Located in Rio’s West Zone, around 7km west of the newly built Olympic Park, the community of César Maia is a 22-year-old social housing complex that’s home to an incredible sociocultural project to provide quality education to the community’s children. Founded by resident Débora Vieira, Bandeirantes Já is a complementary schooling program for kids and youth between 3 and 21 years old. Bandeirantes Já is fully self-sustained and run by its founder and young teachers who used to be students of the project themselves. However with the need to move to a new location, they have launched a crowdfunding campaign to raise funds and purchase a new building within the community.
The project was initially created in 2009 by eight students of an entrepreneurship class, including Débora Vieira, and began with various improvements throughout the community, such as creating a public playground and painting and clearing up public spaces.
Vieira says: “We wanted to show that there were good people here because when outsiders looked into this community, all they saw was crime… We wanted to highlight the human beings that live here, that there are many educated people. People who want to succeed in life.”
The project then shifted towards a focus on education and children. Débora began giving free sex education classes at a local public school. She met student Beatriz, who gave lessons to younger kids in her backyard at the time, and the idea of creating an “escolinha” (a complementary school) came about.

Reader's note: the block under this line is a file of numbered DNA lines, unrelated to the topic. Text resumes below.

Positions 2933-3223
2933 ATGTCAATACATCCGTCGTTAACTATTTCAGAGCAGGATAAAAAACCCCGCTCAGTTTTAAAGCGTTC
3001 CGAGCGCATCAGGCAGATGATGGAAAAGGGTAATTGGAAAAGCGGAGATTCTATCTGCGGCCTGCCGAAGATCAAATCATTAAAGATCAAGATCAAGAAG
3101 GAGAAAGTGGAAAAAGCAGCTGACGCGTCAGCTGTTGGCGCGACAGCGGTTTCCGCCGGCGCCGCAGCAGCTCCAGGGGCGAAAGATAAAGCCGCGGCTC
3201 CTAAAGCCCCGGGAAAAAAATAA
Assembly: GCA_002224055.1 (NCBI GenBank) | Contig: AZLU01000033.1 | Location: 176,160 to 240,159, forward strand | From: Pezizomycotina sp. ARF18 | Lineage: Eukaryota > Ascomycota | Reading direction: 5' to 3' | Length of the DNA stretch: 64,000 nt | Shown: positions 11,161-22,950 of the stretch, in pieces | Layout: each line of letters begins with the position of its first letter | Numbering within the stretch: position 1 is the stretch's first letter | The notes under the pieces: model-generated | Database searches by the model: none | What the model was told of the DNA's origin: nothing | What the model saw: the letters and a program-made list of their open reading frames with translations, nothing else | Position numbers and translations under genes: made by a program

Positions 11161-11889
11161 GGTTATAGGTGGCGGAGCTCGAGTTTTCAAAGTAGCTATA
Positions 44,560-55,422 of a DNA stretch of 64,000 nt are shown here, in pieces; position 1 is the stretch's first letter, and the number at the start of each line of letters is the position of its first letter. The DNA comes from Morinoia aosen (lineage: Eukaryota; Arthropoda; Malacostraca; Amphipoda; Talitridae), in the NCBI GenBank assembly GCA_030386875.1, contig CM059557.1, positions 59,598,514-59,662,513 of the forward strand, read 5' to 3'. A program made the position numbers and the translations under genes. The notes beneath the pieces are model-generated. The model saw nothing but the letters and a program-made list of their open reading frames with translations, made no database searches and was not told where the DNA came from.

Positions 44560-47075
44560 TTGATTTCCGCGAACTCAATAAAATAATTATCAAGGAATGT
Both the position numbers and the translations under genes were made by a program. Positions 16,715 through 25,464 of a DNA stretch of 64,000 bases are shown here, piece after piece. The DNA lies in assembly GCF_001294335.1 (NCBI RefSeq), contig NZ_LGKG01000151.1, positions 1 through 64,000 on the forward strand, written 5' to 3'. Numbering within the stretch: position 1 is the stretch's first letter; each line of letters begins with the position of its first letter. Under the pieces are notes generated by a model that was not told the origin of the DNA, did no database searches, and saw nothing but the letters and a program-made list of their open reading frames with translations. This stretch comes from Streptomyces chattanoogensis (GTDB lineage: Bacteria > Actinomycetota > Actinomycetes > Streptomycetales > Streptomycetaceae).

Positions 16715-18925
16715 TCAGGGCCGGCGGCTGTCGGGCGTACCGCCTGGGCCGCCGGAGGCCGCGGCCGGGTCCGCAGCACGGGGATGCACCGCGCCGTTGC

Today, the project provides free education for up to 140 students. They have trained around 20 former students to be the teen teachers and coordinators of the project. These students-turned-teachers wear red shirts. Another 22 students are currently training to become future monitors who will wear green shirts. The program thus teaches students, trains its teachers, and prepares its coordinators, all from within its ranks.
Children in the project are also able to attend classes at Escola SESC, a schooling project that offers multidisciplinary courses such as theater, gastronomy, and arts and crafts.
Within the Bandeirantes Já project, children receive classes in reading and writing, mathematics, Earth and life sciences, as well as cooking, hair-styling, and make-up classes. There are examples of students who entered the project at 12 years of age with hardly any literacy skills, and, one year later, are able to perform at their age group’s academic level.